As the 2nd round of the playoffs continues, an increased number of fans are being let into buildings. Even Canadian teams are starting to let a small number of vaccinated healthcare workers attend games.
At T-Mobile Arena, the Vegas Golden Knights host 17,368 fans at their playoff games which is their capacity. Unfortunately, the Arizona Coyotes ended the season with an attendance cap of 7,900, 46.1% of their full capacity.
By analyzing how the fan attendance at Gila River Arena has changed over the years, conclusions can be drawn about how Coyotes fans have financially impacted the franchise.
2020-2021 Shortened NHL Season
Fan attendance is not only important for the atmosphere of games, but also the economics of the league. When the season started, NHL Commissioner Gary Bettman mentioned in a press conference how ticket sales and in-game purchases account for 50 percent of annual revenue.
The NHL season starts today:— Joe Pompliano (@JoePompliano) January 13, 2021
Games per day = 7.5
The interesting part?
With $1B+ in expected losses, Commissioner Gary Bettman says:
“It would be cheaper for us to shut the doors and not play.”
Game-day income accounts for ~50% of annual NHL revenue.
The Coyotes always finish towards the bottom of the league in fan attendance each year. However, because they faced fewer local government restrictions, they finished towards the top this season.
According to Hockey Reference, the Coyotes finished 3rd in fan attendance this year with an average of 3,185 fans per game. However, this is still only 18.6% of the capacity at Gila River Arena.
Coyotes’ Fan Attendance Season by Season
There are many reasons why the Coyotes have always struggled to fill the building. A major cause is the poor location of Gila River Arena in Glendale. Also, the lack of team success and unstable ownership has certainly not helped.
These causes have contributed to many baseless rumors about the Coyotes relocating within Arizona, or even outside of Arizona. Contrary to popular belief, the Coyotes’ fan attendance may not be as grim as it seems.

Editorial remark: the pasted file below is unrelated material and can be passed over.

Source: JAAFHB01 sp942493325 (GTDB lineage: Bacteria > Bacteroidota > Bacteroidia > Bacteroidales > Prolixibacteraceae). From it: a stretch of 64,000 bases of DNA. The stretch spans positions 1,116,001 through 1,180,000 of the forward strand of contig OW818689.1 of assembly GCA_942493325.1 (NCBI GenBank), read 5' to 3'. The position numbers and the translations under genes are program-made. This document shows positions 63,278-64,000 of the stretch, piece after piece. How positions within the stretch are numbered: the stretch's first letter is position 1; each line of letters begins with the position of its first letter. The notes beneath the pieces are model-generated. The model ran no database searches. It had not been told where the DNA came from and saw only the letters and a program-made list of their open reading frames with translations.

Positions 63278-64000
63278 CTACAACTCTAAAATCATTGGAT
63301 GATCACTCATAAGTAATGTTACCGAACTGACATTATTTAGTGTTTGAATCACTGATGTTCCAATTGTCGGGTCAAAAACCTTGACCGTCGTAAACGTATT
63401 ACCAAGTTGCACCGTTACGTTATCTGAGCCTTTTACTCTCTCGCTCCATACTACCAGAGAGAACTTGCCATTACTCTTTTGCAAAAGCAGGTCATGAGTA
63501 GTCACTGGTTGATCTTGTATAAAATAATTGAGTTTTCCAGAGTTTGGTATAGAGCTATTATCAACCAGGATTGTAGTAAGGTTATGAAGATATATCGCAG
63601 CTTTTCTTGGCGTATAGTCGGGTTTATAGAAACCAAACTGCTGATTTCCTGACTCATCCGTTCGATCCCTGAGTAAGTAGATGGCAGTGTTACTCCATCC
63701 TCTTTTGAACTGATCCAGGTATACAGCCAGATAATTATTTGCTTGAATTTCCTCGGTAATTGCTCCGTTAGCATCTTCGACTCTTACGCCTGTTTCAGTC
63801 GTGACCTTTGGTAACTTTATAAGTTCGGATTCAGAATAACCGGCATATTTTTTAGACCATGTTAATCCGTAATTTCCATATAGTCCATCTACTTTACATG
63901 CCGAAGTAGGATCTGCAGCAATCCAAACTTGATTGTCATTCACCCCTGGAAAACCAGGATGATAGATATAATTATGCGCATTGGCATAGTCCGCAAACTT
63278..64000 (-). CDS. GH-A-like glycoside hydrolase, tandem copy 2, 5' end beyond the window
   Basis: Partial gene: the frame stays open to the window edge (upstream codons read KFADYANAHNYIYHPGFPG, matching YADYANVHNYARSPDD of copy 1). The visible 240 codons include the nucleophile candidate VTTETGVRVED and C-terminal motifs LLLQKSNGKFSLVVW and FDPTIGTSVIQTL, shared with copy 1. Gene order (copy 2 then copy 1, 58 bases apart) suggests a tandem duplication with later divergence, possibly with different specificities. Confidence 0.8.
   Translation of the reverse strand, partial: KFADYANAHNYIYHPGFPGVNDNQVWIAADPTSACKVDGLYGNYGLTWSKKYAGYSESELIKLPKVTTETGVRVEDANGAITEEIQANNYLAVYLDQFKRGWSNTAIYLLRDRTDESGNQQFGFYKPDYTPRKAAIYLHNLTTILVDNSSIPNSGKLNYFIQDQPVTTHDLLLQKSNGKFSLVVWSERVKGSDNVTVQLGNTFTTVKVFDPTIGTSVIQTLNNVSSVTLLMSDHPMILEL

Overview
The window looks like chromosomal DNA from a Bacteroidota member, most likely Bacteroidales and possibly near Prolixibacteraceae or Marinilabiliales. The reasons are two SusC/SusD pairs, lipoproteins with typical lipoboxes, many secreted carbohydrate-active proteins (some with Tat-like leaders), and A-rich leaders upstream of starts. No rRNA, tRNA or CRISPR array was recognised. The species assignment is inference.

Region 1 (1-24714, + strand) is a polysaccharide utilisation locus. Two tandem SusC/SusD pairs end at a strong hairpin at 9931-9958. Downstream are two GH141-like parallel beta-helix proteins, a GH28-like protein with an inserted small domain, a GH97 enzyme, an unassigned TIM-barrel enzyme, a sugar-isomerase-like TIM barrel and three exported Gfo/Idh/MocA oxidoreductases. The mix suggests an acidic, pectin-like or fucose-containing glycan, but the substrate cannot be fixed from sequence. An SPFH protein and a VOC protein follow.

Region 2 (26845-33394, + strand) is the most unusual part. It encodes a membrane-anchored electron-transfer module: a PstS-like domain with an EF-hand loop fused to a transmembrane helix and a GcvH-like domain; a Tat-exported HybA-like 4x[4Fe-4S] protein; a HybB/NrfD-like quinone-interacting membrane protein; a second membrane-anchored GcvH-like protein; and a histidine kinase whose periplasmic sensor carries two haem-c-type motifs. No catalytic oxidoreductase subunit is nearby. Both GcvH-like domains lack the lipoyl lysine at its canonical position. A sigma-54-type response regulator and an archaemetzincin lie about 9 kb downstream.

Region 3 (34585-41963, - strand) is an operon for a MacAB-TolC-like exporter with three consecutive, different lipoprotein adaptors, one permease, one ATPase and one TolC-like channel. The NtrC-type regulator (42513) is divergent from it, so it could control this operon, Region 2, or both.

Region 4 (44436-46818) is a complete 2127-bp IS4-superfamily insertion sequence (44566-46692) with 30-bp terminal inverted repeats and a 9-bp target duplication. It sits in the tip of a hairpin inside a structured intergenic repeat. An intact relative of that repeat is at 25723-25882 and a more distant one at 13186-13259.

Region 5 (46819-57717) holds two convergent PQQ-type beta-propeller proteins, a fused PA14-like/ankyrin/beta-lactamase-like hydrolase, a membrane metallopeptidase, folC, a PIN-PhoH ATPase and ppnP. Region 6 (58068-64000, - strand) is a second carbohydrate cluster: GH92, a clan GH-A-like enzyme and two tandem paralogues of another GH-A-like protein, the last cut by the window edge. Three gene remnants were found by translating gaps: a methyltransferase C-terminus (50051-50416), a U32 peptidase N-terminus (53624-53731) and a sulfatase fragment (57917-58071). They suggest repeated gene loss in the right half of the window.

Although their fan attendance compared to the rest of the league has not changed much, their average fan attendance has increased through the years. The hockey scene in Arizona continues to grow, especially recently.
From the 2017-2018 season onwards, attendance has steadily increased. It hit an all-time high in 2019-2020, and the team had multiple sellouts that year. The growth may look small, but the average percent of the arena filled increased by 14.1% in just a decade.
The average percent of the arena filled this year was not included because the number of fans allowed to attend increased as the season progressed skewing the capacity number.
In this data, the average amount of fans each season is shown to plateau from the 2012-2013 season to the 2017-2018 season during a lengthy playoff drought. The most notable increase came in 2012-2013 after the successful 2011-2012 playoff run. There was also a major increase in 2018-2019 when despite missing the playoffs, the Coyotes finished 4th in the Pacific division for the first time in three seasons.
Over ten years, the average number of fans in attendance increased by 2,417. This excludes the 2020-2021 season where attendance was at an all-time low due to COVID-19 restrictions.
There seems to be a correlation between team success (playoff or regular season) and increased fan attendance. This makes sense, but the drop-off this season may linger in future years. As difficult as it is for management to control, a promising, young team would be a prime way to increase the number of Coyotes fans in Arizona.
The league has been open about how the pandemic negatively impacted the entire league. These effects were apparent in the new collective bargaining agreement which stated that the salary cap had to stay at $81.5 million for the 2020-2021 season.
In regards to the Coyotes, their majority owner, Alex Meruelo, suffered extreme financial losses as well. Despite being a billionaire, his value lies in his assets. The Meruelo Group owns a food manufacturer (Fuji Foods Projects), the Grand Sierra Resort in Reno, Nevada, and the Sahara Las Vegas. All his assets likely experienced lower revenue due to the pandemic.
Many of the short-term and long-term effects of a worldwide shutdown are still unknown. However, the Coyotes and the league could recoup lost revenue by attempting to reinstate the positive trend in fan attendance as soon as possible.